Tuesday, November 29, 2022

Pretty Good Storm

Things came together nicely yesterday and continue this morning in the form of lake effect to give us a pretty good storm for the central Wasatch.  The Utah Avalanche Center reports totals in the central Wasatch of 10-15" of cold smoke (5-6% water content) through 5 am.  Through 6 am, the Alta-Collins automated snow-depth sensor has recorded 14", Canyons-Daybreak 15", and Deer Valley-Ontario 10".  To the north, Snowbasin-Boardwalk is clicking in with 11".  Perhaps Mountain Dell has gotten enough that with some effort the Nordic track can be set.  I'm always amazed at what the groomers can do there.  

At around 11 UTC (4 AM MST), precipitation features began to form over the Great Salt Lake (apologies for the old lake outline in the loop below) and began to train off into the north Salt Lake/east Salt Lake Valley area.  The lake effect continues through the end of this loop at 1356 UTC (0656 AM MST).  

My expectation is that these lake-effect snow showers will eventually taper off this morning. 

Another storm for Thursday night/Friday.  Consider yourselves blessed.  

Monday, November 28, 2022

Snow Returns

I've felt quite conflicted the past week as we have a robust snowpack for late November, but ski conditions at the resorts have been scratchy, whereas a multitude of crusts and other less-than-desirable snow surface have predominated in the backcountry.  Touring on Saturday, I had 3 good turns and 97 bad ones (that's an estimate).  Far be it from me to complain given the healthy snowpack, but we need snow.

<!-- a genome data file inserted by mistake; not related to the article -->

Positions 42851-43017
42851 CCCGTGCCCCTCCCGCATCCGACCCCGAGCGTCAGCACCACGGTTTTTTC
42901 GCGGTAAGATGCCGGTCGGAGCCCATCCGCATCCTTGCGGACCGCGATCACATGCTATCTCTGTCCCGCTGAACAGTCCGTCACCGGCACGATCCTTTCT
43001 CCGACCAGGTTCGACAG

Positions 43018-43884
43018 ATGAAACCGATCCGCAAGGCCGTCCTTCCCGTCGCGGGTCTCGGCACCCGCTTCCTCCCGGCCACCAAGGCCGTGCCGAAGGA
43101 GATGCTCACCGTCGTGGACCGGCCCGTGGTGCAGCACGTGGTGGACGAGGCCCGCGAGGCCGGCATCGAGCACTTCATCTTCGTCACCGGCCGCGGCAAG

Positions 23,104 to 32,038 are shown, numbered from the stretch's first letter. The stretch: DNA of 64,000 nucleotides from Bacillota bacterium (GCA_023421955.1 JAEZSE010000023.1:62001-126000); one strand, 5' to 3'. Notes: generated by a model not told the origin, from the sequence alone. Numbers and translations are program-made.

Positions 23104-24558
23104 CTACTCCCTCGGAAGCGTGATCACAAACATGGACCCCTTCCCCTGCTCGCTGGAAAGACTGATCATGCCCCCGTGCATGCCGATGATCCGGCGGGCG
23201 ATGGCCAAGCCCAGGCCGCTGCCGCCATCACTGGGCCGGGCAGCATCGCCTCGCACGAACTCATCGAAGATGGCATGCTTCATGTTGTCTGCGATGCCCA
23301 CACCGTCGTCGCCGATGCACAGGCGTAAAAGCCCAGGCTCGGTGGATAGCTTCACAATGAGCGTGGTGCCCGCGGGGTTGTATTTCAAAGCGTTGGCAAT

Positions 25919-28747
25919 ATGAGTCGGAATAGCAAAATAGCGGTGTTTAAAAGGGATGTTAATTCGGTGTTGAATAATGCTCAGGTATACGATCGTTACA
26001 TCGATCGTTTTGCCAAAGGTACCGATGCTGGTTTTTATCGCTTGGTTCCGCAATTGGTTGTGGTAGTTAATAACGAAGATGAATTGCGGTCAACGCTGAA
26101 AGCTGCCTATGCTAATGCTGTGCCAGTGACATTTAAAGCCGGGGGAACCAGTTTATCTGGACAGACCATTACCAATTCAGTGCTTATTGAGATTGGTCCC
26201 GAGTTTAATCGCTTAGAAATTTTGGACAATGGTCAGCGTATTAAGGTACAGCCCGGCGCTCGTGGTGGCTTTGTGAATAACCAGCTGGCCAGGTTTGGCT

The good news is we are going to get it with an upper-level trough and associated frontal system moving through the area today and tonight.  The 0600 UTC initialized GFS forecast valid 2100 UTC 28 Nov (2 PM MST Monday) shows the upper-level trough axis over Nevada, the 700-mb trough over northern Utah, and a mixture of orographic (i.e., mountain induced) and frontal precipitation over northern Utah and extending upstream across Nevada, Idaho, and Oregon.  

The corresponding GFS time height section shows moisture aloft this morning with dry (lower relative humidity) air at low levels over the valley.  Low-level trough passage occurs just before 2100 UTC (2 PM) and is accompanied by a shift of low-level winds to northwesterly and deeper moisture.  Even in the valley, snow is likely this afternoon with travel impacts.  

After that, we are in deep, moist, unstable flow.  This is a good situation for post-frontal snowshowers in the mountains.  Additionally, the 1200 UTC initialized HRRR is generating a lake-effect band tomorrow morning.  

However, our Great Salt Lake Forecast Guidance, which is derived from the GFS, has low lake-effect probabilities overnight (< 20%) increasing in the morning, with Bountiful favored.  

A look at the GFS time-height section above illustrates why the GFS is less excited as it forecasts the low level flow to be mainly from the west to the west-northwest.

In contrast, the HRRR time height has more NW flow (note that this is the 1200 UTC initialized HRRR, so there is a 6-hour time shift in the times plotted in the time-height below compared to the GFS above) and a more favorable pattern for lake effect.